Sony Alpha a450 review
The a450's body design is the same as the other mid-level Alphas, bar the rear LCD which is fixed to the rear, meaning a solid and sizeable grip is on offer and the camera feels good in the hand. However the exterior doesn't feel entirely polished and is somewhat ‘plasticy', though not flimsy. Saying that the overall layout is welcome when compared to the lower-end Alpha models with their sunken-grips that make for less-comfortable extended periods of use.
A variety of one-touch buttons around the a450's body provide ease of control. Most functions are quick-accessed using the Fn button on the camera's rear, avoiding any excessive menu-digging among the myriad of options in the full menu. One-touch D-range (Dynamic Range Optimiser), Drive mode and ISO buttons each sit just behind the shutter release atop of the camera. A further exposure lock and exposure compensation control buttons feature on the cameras rear, accompanied by the usual d-pad layout for general control and playback. Interfaces are displayed in an easy-to-understand format that's designed to visually inform about exposure, presenting the shutter value change when adjusting aperture for example. This visual prompting is great for new users getting to grips with manual controls but, and importantly, doesn't slow down a more advanced user's use in any way.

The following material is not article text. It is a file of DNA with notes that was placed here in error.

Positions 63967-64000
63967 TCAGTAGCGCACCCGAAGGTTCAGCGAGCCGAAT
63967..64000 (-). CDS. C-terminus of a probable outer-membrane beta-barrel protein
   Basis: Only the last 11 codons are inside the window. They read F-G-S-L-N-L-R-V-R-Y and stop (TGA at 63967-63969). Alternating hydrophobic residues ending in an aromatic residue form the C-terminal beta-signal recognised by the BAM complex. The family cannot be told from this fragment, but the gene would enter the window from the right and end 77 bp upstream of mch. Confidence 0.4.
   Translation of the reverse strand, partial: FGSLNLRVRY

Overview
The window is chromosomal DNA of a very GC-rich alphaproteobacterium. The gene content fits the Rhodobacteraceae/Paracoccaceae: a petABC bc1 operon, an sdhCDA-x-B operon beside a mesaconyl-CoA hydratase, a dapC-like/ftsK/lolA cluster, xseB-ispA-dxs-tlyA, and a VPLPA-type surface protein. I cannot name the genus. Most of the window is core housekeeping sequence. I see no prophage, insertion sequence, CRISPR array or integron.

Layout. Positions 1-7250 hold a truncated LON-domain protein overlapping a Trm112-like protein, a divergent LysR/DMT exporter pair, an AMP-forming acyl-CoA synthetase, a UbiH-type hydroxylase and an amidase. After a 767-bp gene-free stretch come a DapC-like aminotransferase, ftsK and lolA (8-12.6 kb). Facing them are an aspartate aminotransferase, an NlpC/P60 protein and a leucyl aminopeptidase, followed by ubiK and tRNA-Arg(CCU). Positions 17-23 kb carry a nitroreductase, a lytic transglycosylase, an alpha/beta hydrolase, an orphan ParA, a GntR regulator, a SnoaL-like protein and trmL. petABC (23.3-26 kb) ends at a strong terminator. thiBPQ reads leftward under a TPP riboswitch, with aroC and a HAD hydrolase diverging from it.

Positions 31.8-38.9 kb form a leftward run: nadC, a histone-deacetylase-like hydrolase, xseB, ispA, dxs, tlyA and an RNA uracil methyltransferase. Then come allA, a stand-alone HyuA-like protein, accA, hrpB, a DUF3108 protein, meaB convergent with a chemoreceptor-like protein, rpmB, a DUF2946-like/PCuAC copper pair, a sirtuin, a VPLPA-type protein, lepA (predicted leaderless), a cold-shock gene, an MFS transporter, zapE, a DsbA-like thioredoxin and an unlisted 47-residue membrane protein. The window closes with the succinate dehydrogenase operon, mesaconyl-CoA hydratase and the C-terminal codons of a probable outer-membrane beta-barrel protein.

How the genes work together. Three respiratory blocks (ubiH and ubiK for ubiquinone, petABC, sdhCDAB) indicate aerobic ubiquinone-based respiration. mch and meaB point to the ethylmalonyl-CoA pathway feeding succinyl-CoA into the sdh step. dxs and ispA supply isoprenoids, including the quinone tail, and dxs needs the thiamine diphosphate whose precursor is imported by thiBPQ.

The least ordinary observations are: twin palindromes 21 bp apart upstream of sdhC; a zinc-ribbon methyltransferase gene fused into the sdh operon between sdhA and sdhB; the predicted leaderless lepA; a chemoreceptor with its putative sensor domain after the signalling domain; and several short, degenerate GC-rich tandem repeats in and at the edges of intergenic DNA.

The provided 18-55mm kit lens has a set-forward front focusing ring that makes accidental touching of the front element common when manually focusing - a focus ring further set back in the lens would have made for better use.